Tuesday, April 3, 2012

JOHN CARTER - A Mistitled Film That Did Not Deserve To Flop

When I first heard that Disney, of all studios, was going to be the people that finally brought Edgar Rice Burroughs' wonderful Barsoom books to the big screen, my feelings were as mixed as anyone's. Of course this would mean that the violence would be sanitized, that Dejah Thoris and the rest of the Red Martian gang would be wearing far too much clothing, but, I told myself, with the Mouse calling the shots, we might actually get a good treatment of that chivalrous pulp hero, John Carter, in all his uncomplicated and hokey glory. And this thought pleased me: cynicism and sarcasm were old and stale long before David Foster Wallace pointed out the dreariness of the tyranny of irony. A nice, earnest do-gooder would be just the thing to perk everybody up again. Plus, modern special effects technology would do visual justice to the wonders of Barsoom and the beings inhabiting it.

Well, I was mostly right. I'm quite gutted not to see Captain John Carter of Virginia in this film -- he's been replaced by a bog-standard cynical Hollywood anti-hero who has the same name -- but pretty much everything else about this film is so right that when I'm watching (which I did again today, bringing a pal who had never read the books)* I don't care. The Green Martians look great. The Red Martians look great. The White Apes are far scarier and more awesome than I'd ever imagined them. The airships are nothing like I'd imagined at all, but are so cool that I'm going to write to Santa Claus and ask for one for Christmas. And, too much clothing or not, Lynn Collins made a perfect Dejah Thoris the titular** Princess of Mars whose beauty is really the least of her qualities -- she's a top-notch scientist and a leader and a spectacular fighter, really a more rounded character than she ever gets to be in the books (wherein she is often reduced to a thing that must be rescued). Which makes up for a lot, as in maybe even making up for the substitution of an unshaven pretty boy asshole for the manly and upright Captain Carter.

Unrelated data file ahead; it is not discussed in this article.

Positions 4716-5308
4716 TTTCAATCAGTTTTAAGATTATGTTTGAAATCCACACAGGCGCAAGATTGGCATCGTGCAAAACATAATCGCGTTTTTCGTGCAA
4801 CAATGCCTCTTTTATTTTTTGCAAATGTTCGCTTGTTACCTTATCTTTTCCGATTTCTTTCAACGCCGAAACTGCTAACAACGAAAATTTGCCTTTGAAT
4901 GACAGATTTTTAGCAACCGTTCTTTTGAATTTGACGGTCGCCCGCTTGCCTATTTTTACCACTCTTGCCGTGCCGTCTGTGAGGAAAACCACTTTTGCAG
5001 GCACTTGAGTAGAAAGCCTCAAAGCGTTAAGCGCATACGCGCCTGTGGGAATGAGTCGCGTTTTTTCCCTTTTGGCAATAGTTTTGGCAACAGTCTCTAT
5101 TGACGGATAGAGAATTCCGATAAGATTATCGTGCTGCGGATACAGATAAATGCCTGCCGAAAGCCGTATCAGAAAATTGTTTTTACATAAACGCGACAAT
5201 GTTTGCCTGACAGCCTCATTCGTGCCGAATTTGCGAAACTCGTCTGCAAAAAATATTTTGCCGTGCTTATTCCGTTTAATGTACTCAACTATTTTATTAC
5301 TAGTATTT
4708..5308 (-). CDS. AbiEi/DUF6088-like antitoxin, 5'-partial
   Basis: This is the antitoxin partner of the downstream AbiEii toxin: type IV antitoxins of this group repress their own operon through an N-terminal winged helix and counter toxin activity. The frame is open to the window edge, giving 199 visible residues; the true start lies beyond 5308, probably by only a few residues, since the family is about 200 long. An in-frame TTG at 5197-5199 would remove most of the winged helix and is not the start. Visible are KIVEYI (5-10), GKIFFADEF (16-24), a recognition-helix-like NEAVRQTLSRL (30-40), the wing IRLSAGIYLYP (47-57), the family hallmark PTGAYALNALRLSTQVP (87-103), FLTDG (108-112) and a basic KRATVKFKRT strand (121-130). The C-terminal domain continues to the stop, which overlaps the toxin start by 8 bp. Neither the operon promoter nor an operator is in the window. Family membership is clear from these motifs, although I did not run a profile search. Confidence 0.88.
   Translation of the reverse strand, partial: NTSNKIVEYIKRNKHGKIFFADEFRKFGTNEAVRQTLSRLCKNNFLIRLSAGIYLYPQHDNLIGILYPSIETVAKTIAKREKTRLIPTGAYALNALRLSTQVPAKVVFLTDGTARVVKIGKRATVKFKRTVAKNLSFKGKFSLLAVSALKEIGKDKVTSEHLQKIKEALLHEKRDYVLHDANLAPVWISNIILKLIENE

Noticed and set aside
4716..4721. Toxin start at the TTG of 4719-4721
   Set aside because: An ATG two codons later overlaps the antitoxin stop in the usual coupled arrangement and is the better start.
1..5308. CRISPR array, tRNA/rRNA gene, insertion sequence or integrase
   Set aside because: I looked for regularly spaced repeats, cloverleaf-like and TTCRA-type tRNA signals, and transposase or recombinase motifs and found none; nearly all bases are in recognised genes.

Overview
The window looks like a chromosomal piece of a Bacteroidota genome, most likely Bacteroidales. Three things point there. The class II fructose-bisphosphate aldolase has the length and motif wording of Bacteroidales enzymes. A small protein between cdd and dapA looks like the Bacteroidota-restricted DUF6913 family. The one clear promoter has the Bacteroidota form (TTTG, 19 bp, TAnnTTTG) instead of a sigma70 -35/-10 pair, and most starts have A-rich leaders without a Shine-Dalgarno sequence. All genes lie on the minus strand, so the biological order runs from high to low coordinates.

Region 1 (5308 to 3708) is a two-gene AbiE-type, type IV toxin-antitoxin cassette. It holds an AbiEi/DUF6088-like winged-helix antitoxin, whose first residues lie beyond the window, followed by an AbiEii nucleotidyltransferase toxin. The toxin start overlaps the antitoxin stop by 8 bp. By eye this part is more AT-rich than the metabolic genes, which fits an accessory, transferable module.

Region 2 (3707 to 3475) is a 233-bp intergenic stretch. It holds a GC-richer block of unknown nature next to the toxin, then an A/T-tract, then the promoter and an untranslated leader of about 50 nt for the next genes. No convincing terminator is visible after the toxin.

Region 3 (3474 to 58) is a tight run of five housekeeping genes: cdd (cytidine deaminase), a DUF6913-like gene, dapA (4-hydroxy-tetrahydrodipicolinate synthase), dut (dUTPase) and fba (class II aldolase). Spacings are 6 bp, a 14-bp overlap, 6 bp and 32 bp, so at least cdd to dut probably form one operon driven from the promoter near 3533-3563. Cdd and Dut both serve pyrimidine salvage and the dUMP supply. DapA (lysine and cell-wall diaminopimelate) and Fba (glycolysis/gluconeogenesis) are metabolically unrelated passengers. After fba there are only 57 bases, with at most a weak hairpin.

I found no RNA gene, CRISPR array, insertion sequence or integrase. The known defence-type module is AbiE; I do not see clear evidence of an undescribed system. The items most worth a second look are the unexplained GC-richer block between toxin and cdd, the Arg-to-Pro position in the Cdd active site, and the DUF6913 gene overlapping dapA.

But, while you get glimpses of the airships and the Martians in this trailer, does it in anyway convey the sheer awesome action and pulpy goodness of the Barsoom books? Go read one, any one you can get your hands on, if you're not familiar with them, then watch this trailer again. Your head will spin from the disconnect, the moody, dreary music, the dirge-like tone of the dialogue clips, the emphasis on Carter as a dude walking in the rain in New York and on the fictionalized Burroughs' loss of him. Would you want to see this film based on that trailer? Would you know you were in for a glorious bit of fantasy and action and old-fashioned romance? No. "Find your destiny." I'm gonna hurl.

Seriously, though, there is so much to like about this film it makes me all but gnash my teeth when everyone focuses on how much money it's losing. Because Disney made a pretty good film despite themselves, and have only their marketing department to blame for its commercial failure. And this makes me mad, because there are so many other good Barsoom stories that would be fabulous on the big screen (and better than some of the dreck that is getting greenlit, judging from the previews I saw today. Battleship? Really? Talk about something that needs to be a flop...) and now probably won't ever get made unless Disney decides it needs another big fat loss leader or tax write-off or whatever it is they thought they were going to get when they decided to make John Carter.

So I'll just have to dream. And of course, get the DVD when it's available, because screw you guys, it was a fun movie.

*And who told me as we walked out of the theater that he'd liked the movie very much indeed and it wasn't what he'd been expecting at all.

**Well, should be titular. This film adapted the very first of Burroughs' Barsoom books, A Princess of Mars, and what moron had the idea of changing the film's title to just John Carter and how the hell did he/she persuade all the other morons that this idea was a good one? I want to kick that person's ass all day long.

1 comment:

  1. I liked the movie quite a bit - the only problems I had were: 1) Carter's brooding and greed early on didn't really make me invested in what he wanted; he didn't become that interesting until he started caring about something, and 2) there were moments that were just a tad too happy (not many, mind you, but a few noticeable ones). Aside from those things, I enjoyed it a lot and I hope that the overseas & DVD sales get it to a good place.


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